All farmers have an interest in a regulatory process that is transparent, fact-based and respects the will of Congress while observing the separation of powers in the Constitution. Federal regulations have a direct impact on farmers’ lives and livelihoods, and over the years, the extent of that regulatory landscape has increased. There has recently been action related to the availability of neonicotinoid pesticides, and California’s Proposition 12 which would impact the pork industry. Virginia Farm Bureau Federation (VAFB) and American Farm Bureau Federation (AFBF) continue to take a stand against regulatory overreach and are working to protect your ability to farm.
EPA has released its final biological evaluations (BEs) for several neonicotinoid pesticides (clothianidin, imidacloprid, and thiamethoxam), and the BE reflects a “likely to adversely affect” (LAA) determination for 67%, 79% and 77% for the products, respectively.
Unfortunately, the final BE does not reflect the refinements offered in comments on the draft biological evaluations. As with the draft BEs last August, the final BEs are overly conservative and in some instances fail to use important data. As a result, we are concerned the BEs drastically overstate the impact of the pesticides on endangered species and their habitats.
The BEs do not incorporate scientific and commercial data that could have provided a more realistic picture of the potential impact of the chemistries on species. For example, nearly all applications of neonicotinoids in soybeans are made as seed treatments, using a minuscule amount of pesticide buried underground where it is far less likely to impact species or habitat. However, the final BEs assume growers exclusively make foliar spray and soil applications using many times more active ingredient than is reflected by real-world USDA and market survey data. The BEs also continue to assume a species will be adversely affected if only one individual in a species is impacted, which greatly inflates effects assessments.
Despite groups like VAFB and AFBF highlighting these shortcomings in draft BE public comments, EPA doubled down on using inappropriate and overly cautious assumptions in its final BEs, which leads to significant overestimations on the impact on species.
Based on the BE, the next stage is formal consultation with the Fish and Wildlife Service and National Marine Fisheries Service in the development of a Biological Opinion. It is expected that this final BE will spur anti-pesticide organizations to call for restrictions on how these products can be used while the Biological Opinion is being developed. Farm Bureau and other grower groups will continue to advocate for complete data to be used in these evaluations, and to preserve valuable crop protection tools as this process moves forward.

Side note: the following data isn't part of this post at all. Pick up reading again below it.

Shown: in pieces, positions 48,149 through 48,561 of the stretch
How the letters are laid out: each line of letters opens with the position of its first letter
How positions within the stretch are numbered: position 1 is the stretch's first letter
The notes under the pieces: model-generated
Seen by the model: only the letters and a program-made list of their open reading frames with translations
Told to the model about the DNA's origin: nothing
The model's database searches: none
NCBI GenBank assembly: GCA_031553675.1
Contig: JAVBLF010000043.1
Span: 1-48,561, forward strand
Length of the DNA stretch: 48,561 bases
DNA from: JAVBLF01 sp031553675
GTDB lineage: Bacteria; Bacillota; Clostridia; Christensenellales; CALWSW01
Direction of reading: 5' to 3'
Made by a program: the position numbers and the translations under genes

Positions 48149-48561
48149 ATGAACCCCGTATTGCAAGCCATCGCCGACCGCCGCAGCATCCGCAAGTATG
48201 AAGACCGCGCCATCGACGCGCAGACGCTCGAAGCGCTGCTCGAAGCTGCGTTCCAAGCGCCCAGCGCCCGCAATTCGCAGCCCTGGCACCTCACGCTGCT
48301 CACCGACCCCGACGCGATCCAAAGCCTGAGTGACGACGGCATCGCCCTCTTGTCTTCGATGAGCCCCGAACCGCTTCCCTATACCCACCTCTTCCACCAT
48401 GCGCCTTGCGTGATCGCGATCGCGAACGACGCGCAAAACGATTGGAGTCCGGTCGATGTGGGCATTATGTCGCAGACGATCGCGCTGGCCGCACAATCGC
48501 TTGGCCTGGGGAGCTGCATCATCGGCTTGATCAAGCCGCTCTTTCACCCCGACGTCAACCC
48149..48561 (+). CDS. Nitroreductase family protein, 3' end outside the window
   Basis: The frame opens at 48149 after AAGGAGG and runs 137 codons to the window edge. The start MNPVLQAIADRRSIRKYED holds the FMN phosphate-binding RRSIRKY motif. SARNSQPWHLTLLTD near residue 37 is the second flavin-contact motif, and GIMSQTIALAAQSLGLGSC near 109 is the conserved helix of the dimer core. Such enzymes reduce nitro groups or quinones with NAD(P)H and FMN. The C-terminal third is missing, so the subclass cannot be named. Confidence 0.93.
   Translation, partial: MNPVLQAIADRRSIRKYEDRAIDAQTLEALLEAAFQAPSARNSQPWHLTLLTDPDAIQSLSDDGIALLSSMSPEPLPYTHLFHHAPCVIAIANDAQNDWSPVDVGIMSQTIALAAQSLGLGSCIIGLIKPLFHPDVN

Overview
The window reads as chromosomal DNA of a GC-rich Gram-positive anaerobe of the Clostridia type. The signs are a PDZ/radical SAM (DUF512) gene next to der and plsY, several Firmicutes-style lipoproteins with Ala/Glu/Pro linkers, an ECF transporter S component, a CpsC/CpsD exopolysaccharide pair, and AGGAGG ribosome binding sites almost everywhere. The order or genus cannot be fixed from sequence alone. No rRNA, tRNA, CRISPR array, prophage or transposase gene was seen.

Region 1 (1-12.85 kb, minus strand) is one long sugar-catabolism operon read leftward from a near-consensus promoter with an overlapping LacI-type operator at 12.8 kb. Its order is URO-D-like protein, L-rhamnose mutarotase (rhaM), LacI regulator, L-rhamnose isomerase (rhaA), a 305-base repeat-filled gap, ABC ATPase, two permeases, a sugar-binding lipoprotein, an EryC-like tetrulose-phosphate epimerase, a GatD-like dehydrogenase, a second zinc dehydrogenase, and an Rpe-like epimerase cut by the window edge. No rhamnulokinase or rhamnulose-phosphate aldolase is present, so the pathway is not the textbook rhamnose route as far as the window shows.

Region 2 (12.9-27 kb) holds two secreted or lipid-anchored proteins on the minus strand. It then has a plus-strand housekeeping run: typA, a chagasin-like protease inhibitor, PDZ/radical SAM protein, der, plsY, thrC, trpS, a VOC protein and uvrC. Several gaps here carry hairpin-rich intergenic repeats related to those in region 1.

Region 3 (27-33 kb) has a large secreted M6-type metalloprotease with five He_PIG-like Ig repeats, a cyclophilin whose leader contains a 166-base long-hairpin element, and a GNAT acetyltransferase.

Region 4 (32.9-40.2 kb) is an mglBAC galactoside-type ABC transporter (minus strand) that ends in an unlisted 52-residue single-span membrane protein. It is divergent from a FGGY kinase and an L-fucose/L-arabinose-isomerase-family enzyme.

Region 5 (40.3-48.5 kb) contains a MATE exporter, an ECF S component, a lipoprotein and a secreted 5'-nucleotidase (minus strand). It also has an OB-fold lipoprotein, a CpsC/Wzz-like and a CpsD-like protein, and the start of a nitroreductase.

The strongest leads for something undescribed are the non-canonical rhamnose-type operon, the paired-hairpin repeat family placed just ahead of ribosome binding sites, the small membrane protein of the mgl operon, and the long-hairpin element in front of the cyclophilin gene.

Shifting focus to the courts: the U.S. Solicitor General, one of the highest ranking officials in the Department of Justice, filed a brief to the U.S. Supreme Court in support of a challenge to California’s Proposition 12. The state law seeks to ban the sale of products from veal calves, breeding pigs and egg-laying hens that don’t meet California’s arbitrary production standards, even if the livestock was raised on farms outside of California. The AFBF and National Pork Producers Council (NPPC) filed the challenge, arguing Proposition 12 violates the U.S. Constitution’s Commerce Clause.
In the amicus brief, Solicitor General Elizabeth Prelogar argues that AFBF and NPPC have stated a valid claim that Proposition 12 violates the constitution and will create burdens in interstate commerce.
“Other States might well condition in-state sales on even more square feet of space per hog, or on compliance with requirements concerning animals’ feed, veterinary care or virtually any other aspect of animal husbandry. The combined effect of those regulations would be to effectively force the industry to ‘conform’ to whatever State (with market power) is the greatest outlier.”
In addition to the amicus brief filed by the Biden Administration and the U.S. Solicitor General, Virginia Farm Bureau was proud to see Virginia Attorney General, Jason Miyares, join 25 other state attorneys general in filing an amicus brief urging the high court to overturn Proposition 12. The brief states
“California’s rules represent a substantial departure from current practices and standards in most States, yet the Constitution does not permit California to set a single, nationwide animal-confinement policy.”
It is critical to remember that, because California has less than .15% of U.S. breeding hogs, their restrictions will almost exclusively apply to out of state producers. The brief further lays out concerns by noting, “Allowing the California law to stand would balkanize markets and lead to interstate conflict: precisely the problems under the Articles of Confederation that the framers sought to fix by assigning the interstate commerce power to Congress.”
The pork industry plays an important role in Virginia’s economy, with hogs ranking 13 in Virginia’s top 20 commodities and generating $58,647,000 in farm cash receipts. All producers share the goal of ensuring animals are well cared for, but Proposition 12 fails to advance animal health or food safety. Instead, it will make caring for animals more difficult and drive up the cost of food for families across America, and potentially eliminate Virginia producers’ access to the California market.